-iTunes and other services are selling HD content online, so you don’t need to go to the store and buy a disc, and it’ll be safe on your hard drive forever…

Is it safe for me to say that the Blu-Ray format hasn’t flopped yet, but BD-R media certainly hasn’t changed the way people use hard drives? Really neither person is correct, yet. If it’s going to go one way or the other, Blu-Ray will flop, because I’ll never buy one, and to think that people use them as storage media is just frightening.

Hard Drive > Blu-Ray > DVD > VHS

Sony is bad, mmmkay? 

Sony = rootkit = me throwing away the one thing made by Sony I did own and will never buy another Sony product again

But - that is a total tangent to what this thread is about - Billy being his usual self.  Who the hell cares about Blu-Ray anyways?  You want it, you buy it.  You don’t, you don’t.  Who cares about who claimed what 3+ years ago - let it go dude.

Sony is bad, mmmkay? 

Sony = rootkit = me throwing away the one thing made by Sony I did own and will never buy another Sony product again[/quote]

I think the rootkit mostly applies to albums recorded by Sony-BMG. Otherwise their products are quite decent, if not exceptional quality.

It’s just their inconsistency and constant fiddling of storage formats is a real turn off. For example: my Sony W300i cell phone uses the M2 Memory Sticks, which is now going to be practically useless come August because Sony’s latest line of mobile phones accepts the more broadly used MicroSD.

Now I regret spending $40 on an ancient piece of storage… =.=

Let it go? This is my first post on an active topic that was only started yesterday.

I for one do care about Blu-Ray, but I won’t buy a Blu-Ray movie. My PS3 depends on the storage capacity and read speed of the discs, so I can enjoy playing Call of Duty in the way that I do.

The memory stick argument is a good one. Proprietary formats of any type are generally a pain in the ass. SD and Micro SD cards are pretty mainstream, but more expensive alternatives like Pro Duo exist. Sony isn’t the only one doing it. How many cellphones use the same charging/data port, or batteries for cameras, cellphones and camcorders. … 33456.html

Okay, I’ll bite. Does the article go on to say that the push worked or that Blu-Ray is still languishing in the corner like a sick sister??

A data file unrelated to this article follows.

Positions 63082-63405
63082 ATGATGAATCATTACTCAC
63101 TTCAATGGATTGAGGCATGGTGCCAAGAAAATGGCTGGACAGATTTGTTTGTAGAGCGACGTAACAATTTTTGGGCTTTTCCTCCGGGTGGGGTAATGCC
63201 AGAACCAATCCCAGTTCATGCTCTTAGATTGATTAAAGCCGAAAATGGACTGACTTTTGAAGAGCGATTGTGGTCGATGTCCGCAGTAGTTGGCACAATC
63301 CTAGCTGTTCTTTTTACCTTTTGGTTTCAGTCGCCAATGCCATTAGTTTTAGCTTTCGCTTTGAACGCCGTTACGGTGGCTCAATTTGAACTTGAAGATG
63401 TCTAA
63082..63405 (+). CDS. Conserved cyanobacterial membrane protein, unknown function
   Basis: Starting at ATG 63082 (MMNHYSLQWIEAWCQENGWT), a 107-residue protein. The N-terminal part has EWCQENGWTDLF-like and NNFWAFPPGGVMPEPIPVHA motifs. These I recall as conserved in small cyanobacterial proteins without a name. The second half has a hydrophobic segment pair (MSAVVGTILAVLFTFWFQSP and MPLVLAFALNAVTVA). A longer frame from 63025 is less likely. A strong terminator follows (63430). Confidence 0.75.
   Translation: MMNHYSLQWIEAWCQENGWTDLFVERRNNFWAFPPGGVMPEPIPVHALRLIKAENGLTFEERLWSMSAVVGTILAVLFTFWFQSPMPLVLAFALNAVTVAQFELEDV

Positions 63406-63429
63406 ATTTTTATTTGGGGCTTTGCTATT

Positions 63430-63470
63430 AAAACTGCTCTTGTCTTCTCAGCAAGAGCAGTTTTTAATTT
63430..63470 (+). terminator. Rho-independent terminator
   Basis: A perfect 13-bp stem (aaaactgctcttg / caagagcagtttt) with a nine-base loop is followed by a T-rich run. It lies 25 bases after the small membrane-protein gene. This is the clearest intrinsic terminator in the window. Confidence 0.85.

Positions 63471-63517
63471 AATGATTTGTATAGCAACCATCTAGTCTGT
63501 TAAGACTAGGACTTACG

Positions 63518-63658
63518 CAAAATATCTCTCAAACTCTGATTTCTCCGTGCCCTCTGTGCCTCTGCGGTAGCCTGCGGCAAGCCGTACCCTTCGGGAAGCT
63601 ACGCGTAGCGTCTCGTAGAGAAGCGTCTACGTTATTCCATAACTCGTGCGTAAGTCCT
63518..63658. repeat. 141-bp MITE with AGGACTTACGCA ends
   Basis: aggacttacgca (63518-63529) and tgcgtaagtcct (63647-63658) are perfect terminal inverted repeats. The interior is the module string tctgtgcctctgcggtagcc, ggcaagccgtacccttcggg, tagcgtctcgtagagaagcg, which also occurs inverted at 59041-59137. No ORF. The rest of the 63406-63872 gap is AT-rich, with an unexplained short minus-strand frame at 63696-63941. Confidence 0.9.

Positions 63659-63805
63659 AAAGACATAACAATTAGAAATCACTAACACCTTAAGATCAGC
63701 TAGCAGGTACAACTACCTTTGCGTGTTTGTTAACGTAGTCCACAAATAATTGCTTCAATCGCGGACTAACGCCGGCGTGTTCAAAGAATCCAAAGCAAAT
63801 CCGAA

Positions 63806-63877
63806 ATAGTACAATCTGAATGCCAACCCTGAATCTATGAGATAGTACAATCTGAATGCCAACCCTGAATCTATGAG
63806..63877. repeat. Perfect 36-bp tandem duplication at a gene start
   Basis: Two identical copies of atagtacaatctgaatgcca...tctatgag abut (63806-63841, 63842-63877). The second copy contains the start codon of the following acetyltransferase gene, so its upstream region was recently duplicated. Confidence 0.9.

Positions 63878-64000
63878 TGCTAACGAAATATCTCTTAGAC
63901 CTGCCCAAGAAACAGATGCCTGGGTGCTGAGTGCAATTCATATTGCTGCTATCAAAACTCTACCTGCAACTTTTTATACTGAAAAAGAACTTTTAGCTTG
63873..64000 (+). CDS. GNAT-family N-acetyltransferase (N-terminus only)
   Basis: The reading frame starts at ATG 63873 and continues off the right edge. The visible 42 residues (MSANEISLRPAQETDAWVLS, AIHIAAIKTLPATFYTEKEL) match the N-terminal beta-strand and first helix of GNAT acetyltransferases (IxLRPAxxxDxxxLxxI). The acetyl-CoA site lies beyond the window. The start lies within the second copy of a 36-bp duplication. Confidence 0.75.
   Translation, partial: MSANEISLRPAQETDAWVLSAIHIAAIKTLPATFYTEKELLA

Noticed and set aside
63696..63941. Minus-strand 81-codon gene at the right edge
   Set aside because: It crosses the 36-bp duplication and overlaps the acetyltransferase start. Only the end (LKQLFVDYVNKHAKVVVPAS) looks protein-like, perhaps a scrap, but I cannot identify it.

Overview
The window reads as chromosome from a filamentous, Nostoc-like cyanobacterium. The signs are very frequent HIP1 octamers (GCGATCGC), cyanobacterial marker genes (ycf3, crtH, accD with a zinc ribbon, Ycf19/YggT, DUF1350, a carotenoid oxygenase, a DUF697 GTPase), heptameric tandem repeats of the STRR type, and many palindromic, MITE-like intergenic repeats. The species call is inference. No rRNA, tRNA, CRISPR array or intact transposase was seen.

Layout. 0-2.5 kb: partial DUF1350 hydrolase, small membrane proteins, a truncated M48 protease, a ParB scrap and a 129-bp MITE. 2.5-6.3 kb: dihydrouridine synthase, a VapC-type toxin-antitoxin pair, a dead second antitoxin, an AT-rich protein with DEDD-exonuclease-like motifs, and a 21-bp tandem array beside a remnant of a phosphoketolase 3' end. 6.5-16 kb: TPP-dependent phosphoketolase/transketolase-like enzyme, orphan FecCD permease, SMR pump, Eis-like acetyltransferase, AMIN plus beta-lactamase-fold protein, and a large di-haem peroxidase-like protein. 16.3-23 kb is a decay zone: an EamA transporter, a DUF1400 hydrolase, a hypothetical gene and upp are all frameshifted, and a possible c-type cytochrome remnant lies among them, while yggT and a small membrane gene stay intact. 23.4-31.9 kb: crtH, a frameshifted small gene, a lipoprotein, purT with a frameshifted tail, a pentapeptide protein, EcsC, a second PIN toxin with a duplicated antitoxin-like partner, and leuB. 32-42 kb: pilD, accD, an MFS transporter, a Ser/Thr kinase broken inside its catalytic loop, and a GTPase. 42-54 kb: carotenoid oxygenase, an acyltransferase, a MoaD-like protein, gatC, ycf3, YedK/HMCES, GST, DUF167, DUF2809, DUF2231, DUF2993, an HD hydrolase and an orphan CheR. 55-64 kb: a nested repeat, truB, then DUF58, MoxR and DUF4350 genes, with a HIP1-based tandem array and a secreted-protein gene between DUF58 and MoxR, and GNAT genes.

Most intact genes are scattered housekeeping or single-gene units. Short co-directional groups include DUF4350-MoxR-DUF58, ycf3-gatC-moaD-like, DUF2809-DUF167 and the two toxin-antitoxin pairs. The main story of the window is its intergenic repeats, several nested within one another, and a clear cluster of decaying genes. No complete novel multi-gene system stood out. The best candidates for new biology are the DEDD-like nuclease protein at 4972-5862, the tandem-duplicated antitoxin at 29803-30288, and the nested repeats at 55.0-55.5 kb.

12 % of a shrinking market!  Yay victory!

Billy you still haven’t told us how Blu-Ray recorders have changed the way we use hard drives.

You gave us a link that only shows half the story, but at least you’re proving MiG right.


[quote=“Billy Fails!”] Hollywood movie studios are trying to ensure that this holiday season they will finally start to see significant revenue from sales of Blu-ray discs—potentially a critical bulwark against the plunging DVD market, now in its third year of decline.

The studios resolved their next-generation DVD format war almost two years ago. So far, though, the take from Blu-ray has been underwhelming. The high-definition home-video format, now four years old, will produce just $1.3 billion in revenue to studios this year, says Tom Adams, president of Adams Media Research. That’s about 14% of anticipated sales of regular DVDs this year[/quote]

You’ve just proved everything that Mig said and made yourself look like a bowl of fail. The only way you might think that this helps your case is if you assume that the declining DVD market is moving in correlation with an increasing blu-ray market, which it pretty clearly isn’t.

Holy shit, you’ve even made eccentric agree with me.  Well done Billy.  Must have been with the awesome power of your Blu-ray burner.

We got a PS3 for the men in the house this christmas…we still havent bothered to rent or buy a bluray disc…I will buy 2012 on bluray only because i like it and I think it would probably look even cooler in hd.